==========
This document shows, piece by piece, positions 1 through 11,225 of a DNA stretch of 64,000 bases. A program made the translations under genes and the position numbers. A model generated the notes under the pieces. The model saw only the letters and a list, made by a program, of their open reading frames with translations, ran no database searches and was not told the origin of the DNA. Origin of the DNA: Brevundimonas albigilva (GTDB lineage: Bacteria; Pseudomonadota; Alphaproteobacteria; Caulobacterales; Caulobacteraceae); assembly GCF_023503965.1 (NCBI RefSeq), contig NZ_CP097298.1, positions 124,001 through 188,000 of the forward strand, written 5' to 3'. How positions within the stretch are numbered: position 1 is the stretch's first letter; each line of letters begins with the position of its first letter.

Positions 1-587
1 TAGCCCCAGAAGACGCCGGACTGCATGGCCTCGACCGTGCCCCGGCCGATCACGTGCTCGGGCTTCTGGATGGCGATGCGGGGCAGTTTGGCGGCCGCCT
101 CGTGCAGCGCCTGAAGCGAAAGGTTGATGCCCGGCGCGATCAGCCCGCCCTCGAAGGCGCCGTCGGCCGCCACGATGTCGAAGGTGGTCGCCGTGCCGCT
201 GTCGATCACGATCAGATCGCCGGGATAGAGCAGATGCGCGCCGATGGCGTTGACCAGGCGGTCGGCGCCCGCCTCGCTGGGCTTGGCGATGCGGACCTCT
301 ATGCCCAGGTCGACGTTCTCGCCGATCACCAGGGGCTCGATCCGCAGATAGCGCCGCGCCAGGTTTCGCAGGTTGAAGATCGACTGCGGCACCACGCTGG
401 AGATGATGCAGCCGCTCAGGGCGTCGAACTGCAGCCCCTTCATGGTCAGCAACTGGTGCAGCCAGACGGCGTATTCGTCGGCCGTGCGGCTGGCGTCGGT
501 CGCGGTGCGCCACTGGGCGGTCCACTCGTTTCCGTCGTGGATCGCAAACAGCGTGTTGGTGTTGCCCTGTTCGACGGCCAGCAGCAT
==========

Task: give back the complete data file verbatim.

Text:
This document shows, piece by piece, positions 1 through 11,225 of a DNA stretch of 64,000 bases. A program made the translations under genes and the position numbers. A model generated the notes under the pieces. The model saw only the letters and a list, made by a program, of their open reading frames with translations, ran no database searches and was not told the origin of the DNA. Origin of the DNA: Brevundimonas albigilva (GTDB lineage: Bacteria; Pseudomonadota; Alphaproteobacteria; Caulobacterales; Caulobacteraceae); assembly GCF_023503965.1 (NCBI RefSeq), contig NZ_CP097298.1, positions 124,001 through 188,000 of the forward strand, written 5' to 3'. How positions within the stretch are numbered: position 1 is the stretch's first letter; each line of letters begins with the position of its first letter.

Positions 1-587
1 TAGCCCCAGAAGACGCCGGACTGCATGGCCTCGACCGTGCCCCGGCCGATCACGTGCTCGGGCTTCTGGATGGCGATGCGGGGCAGTTTGGCGGCCGCCT
101 CGTGCAGCGCCTGAAGCGAAAGGTTGATGCCCGGCGCGATCAGCCCGCCCTCGAAGGCGCCGTCGGCCGCCACGATGTCGAAGGTGGTCGCCGTGCCGCT
201 GTCGATCACGATCAGATCGCCGGGATAGAGCAGATGCGCGCCGATGGCGTTGACCAGGCGGTCGGCGCCCGCCTCGCTGGGCTTGGCGATGCGGACCTCT
301 ATGCCCAGGTCGACGTTCTCGCCGATCACCAGGGGCTCGATCCGCAGATAGCGCCGCGCCAGGTTTCGCAGGTTGAAGATCGACTGCGGCACCACGCTGG
401 AGATGATGCAGCCGCTCAGGGCGTCGAACTGCAGCCCCTTCATGGTCAGCAACTGGTGCAGCCAGACGGCGTATTCGTCGGCCGTGCGGCTGGCGTCGGT
501 CGCGGTGCGCCACTGGGCGGTCCACTCGTTTCCGTCGTGGATCGCAAACAGCGTGTTGGTGTTGCCCTGTTCGACGGCCAGCAGCAT